Three classic Great Lakes 70s, John Nedeau's Windancer, Lance Smotherman's Details and Bill Martin's Stripes, swept the podium in the Turbo class of the 103rd running of the Chicago Yacht Club's Race to Mackinac presented by Veuve Clicquot.
Windancer racing in the 103rd Chicago Yacht Club Race to Mackinac presented by Veuve Clicquot
This is the first individual win for John Nedeau who is the granddaddy of the Old Goats Society, the distinguished group of sailors who have started in 25 Chicago-Mackinac races. In fact this year the 80 year old sailor sailed in his 64th Chicago Mackinac race.
Windancer and the other GL70s took first, second and third place honors in the Chicago-Mackinac Trophy division.
These Bill Lee designed boats are actually Santa Cruz 70s - fast ultra light displacement downwind fliers originally designed for the Transpac race.
The first SC70, Dick Jenning’s Pied Piper, came to the Great Lakes in 1986 and the following year broke the very long standing Chicago to Mackinac race record.
In the 2011 Race to Mackinac it was down-wind race all the way for the Turbo fleet.
Conditions certainly suited the GL70s. While the two TP52s, Phil O’Neil’s Natalie J and Mark Hauf’s IMedi finished ahead of the GL70s in the line honors battle, on corrected time it was a blank handicap finish for the GL70s.
John’s son Sam Nedeau with 31 Mackinac’s under his belt, was thrilled with the result.
John and Sam Nedeau - 2011 Chicago Mackinac Race
He commented ‘This was our best ever result and probably the most pleasant to sail. It was for us champagne racing. We were fortunate to be dockside where the storm cell hit the fleet.
‘We never slowed down, the highest speed we managed was 14 knots, we kept rumbling’ explained Sam.
‘For the last 200 miles Lance Smotherman’s Details was right on our hammer and they pushed us along.
‘Dad enjoyed his 64th race hugely. He made sure we stayed focused and was heavily involved in our tactical decisions.
‘Dad said as we came under the Mackinac Bridge ‘take a moment to appreciate this race, we are leading the GL70s and finishing in such glorious conditions on such a beautiful moonlight evening. Its probably as good as it gets.’
‘However while the Windancer crew and the Nedeau family celebrated a once in a life- time feat, our celebration and joy is tempered by the tragedy that struck Wing Nuts.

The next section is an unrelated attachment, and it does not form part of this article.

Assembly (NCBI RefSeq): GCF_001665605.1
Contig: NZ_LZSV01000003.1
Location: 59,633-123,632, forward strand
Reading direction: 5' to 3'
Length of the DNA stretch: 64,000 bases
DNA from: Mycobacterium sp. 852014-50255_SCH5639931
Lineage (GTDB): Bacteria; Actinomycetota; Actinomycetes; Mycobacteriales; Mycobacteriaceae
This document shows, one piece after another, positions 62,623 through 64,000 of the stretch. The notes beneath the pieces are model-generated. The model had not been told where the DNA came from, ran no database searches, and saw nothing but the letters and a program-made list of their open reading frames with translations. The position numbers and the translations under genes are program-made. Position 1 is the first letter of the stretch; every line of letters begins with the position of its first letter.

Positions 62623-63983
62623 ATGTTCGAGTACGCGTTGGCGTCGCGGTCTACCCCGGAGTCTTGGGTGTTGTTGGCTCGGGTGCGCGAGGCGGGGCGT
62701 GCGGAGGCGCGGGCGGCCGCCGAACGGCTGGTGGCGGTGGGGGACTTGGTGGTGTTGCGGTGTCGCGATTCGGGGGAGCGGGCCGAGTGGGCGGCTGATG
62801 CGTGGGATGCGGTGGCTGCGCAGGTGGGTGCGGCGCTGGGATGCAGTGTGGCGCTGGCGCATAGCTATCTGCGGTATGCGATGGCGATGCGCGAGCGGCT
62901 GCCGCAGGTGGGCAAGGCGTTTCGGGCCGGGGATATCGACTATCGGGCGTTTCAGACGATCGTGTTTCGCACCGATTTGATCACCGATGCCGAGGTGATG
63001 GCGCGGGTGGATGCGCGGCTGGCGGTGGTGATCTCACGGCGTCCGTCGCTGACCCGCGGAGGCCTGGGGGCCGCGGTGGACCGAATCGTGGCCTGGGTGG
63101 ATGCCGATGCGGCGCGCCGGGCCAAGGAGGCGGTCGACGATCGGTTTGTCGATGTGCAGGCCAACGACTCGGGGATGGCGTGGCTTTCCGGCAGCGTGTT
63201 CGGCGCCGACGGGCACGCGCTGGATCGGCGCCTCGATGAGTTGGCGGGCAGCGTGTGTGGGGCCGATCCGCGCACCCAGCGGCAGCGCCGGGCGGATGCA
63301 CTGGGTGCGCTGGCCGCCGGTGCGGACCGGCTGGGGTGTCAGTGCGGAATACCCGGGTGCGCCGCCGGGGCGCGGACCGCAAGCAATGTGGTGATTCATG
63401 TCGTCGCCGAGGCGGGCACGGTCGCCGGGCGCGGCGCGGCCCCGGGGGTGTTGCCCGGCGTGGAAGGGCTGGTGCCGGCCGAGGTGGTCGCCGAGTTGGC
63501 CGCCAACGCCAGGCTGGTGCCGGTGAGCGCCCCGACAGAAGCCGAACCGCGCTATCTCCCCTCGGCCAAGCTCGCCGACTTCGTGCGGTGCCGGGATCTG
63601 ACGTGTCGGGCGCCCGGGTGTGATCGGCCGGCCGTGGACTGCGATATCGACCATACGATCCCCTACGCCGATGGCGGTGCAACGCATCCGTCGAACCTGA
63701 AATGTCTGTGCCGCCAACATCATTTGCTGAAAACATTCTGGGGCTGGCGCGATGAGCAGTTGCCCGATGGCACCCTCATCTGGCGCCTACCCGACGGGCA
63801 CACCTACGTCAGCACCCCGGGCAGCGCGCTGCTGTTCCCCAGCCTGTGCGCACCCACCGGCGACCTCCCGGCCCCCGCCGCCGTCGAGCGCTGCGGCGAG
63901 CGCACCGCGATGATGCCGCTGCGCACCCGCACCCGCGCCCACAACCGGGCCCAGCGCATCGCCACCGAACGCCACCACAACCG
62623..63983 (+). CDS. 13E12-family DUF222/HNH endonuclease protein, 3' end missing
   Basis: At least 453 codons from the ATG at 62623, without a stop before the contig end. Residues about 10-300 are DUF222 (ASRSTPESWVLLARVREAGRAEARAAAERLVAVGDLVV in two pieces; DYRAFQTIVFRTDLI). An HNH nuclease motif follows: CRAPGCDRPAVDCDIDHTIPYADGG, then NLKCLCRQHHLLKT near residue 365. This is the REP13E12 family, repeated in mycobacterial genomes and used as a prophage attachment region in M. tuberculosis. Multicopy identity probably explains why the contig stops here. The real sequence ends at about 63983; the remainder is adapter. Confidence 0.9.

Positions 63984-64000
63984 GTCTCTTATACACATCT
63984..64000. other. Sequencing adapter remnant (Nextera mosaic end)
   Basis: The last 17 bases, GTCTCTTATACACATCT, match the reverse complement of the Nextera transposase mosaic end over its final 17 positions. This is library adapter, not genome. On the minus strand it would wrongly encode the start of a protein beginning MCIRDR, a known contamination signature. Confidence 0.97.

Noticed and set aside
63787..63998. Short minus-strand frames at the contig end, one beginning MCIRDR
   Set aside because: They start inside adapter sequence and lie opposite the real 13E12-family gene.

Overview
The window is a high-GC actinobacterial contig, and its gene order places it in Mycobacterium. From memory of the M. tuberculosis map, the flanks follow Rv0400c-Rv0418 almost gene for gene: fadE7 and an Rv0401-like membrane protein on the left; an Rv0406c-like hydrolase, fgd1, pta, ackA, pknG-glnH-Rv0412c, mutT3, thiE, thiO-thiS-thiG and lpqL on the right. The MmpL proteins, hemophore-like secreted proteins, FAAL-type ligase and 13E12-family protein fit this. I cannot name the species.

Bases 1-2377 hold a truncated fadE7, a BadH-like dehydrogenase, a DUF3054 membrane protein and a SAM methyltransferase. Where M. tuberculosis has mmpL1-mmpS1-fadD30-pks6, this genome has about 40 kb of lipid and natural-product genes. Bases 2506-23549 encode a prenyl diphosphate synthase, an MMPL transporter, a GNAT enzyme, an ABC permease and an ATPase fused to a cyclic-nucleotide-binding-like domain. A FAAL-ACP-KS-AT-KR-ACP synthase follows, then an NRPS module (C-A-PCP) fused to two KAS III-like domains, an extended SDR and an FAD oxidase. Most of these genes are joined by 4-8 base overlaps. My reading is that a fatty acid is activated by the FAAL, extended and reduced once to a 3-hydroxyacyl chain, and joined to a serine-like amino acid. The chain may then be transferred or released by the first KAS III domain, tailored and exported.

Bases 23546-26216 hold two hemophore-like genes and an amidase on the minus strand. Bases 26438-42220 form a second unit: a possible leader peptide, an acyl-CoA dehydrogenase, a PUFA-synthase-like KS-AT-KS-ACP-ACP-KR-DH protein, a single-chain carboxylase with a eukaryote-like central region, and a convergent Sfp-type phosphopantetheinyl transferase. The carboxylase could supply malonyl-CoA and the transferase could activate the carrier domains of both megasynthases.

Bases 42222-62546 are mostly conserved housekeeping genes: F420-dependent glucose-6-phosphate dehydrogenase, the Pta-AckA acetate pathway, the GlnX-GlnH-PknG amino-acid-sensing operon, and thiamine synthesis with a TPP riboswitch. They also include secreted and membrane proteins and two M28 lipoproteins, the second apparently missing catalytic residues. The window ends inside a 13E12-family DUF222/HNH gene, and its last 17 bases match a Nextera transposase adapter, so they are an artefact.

‘We share in your loss, your grief and offer our deepest condolences. Your memory will remain with us over the years, and we will remember not only those lost but the crew and families left behind, each time we toast our victory. God bless each of you.’
** John Nedeau sailed his first Mackinac race in 1946 and has only missed one since then.
For many of the early years he sailed with his father Harvey aboard the wooden-hulled Romahajo, taking a win and several podium places.
Over the last four decades he has raced seven boats called Windancer.
The current Windancer is a Santa Cruz 70 first sailed by the Nedeau family in 2005. She had been launched as Drumbeat and later became Cynosure.
The original Windancer was a C&C 50. She raced under the Windancer name from 1973 to 1977. The second Windancer was a custom C&C 52 designed by Rob Ball. She raced under the Windancer name from 1978 to 1981.
The third Windancer was the Twelve Meter Intrepid. As Intrepid she successfully defended the America's Cup in 1967 and 1970, the last wooden boat to do so. After being converted for ocean racing in 1983 she raced under Windancer-Intrepid name until 1987.
Windancer IV was a Frers 53. She was launched as Bumblebee. She raced under the Windancer name from around 1988 to 1991.
Windancer V was a custom Nelson 68. She was raced from 1992 to 1997.
Windancer VI was a Nelson-Marek 68 launched as Saga, she was campaigned as Windancer from 1998 to 2004 and she now graces the GL70 class as Pororoca.